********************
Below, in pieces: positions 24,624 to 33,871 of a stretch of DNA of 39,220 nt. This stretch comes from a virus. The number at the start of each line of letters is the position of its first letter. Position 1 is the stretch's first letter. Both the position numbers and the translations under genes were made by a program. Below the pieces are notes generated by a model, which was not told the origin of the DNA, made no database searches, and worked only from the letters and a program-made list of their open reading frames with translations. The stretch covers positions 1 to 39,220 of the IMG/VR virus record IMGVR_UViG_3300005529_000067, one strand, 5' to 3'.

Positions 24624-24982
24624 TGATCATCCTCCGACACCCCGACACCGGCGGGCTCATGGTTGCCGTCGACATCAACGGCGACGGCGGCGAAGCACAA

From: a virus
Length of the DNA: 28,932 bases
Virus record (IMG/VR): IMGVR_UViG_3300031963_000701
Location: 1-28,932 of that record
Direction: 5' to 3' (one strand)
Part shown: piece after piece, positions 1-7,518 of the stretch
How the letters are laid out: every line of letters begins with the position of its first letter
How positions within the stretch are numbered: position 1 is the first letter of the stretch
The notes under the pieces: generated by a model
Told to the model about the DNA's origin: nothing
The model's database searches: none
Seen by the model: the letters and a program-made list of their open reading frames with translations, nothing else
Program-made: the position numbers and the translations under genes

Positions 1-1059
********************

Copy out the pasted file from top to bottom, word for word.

Below, in pieces: positions 24,624 to 33,871 of a stretch of DNA of 39,220 nt. This stretch comes from a virus. The number at the start of each line of letters is the position of its first letter. Position 1 is the stretch's first letter. Both the position numbers and the translations under genes were made by a program. Below the pieces are notes generated by a model, which was not told the origin of the DNA, made no database searches, and worked only from the letters and a program-made list of their open reading frames with translations. The stretch covers positions 1 to 39,220 of the IMG/VR virus record IMGVR_UViG_3300005529_000067, one strand, 5' to 3'.

Positions 24624-24982
24624 TGATCATCCTCCGACACCCCGACACCGGCGGGCTCATGGTTGCCGTCGACATCAACGGCGACGGCGGCGAAGCACAA

From: a virus
Length of the DNA: 28,932 bases
Virus record (IMG/VR): IMGVR_UViG_3300031963_000701
Location: 1-28,932 of that record
Direction: 5' to 3' (one strand)
Part shown: piece after piece, positions 1-7,518 of the stretch
How the letters are laid out: every line of letters begins with the position of its first letter
How positions within the stretch are numbered: position 1 is the first letter of the stretch
The notes under the pieces: generated by a model
Told to the model about the DNA's origin: nothing
The model's database searches: none
Seen by the model: the letters and a program-made list of their open reading frames with translations, nothing else
Program-made: the position numbers and the translations under genes

Positions 1-1059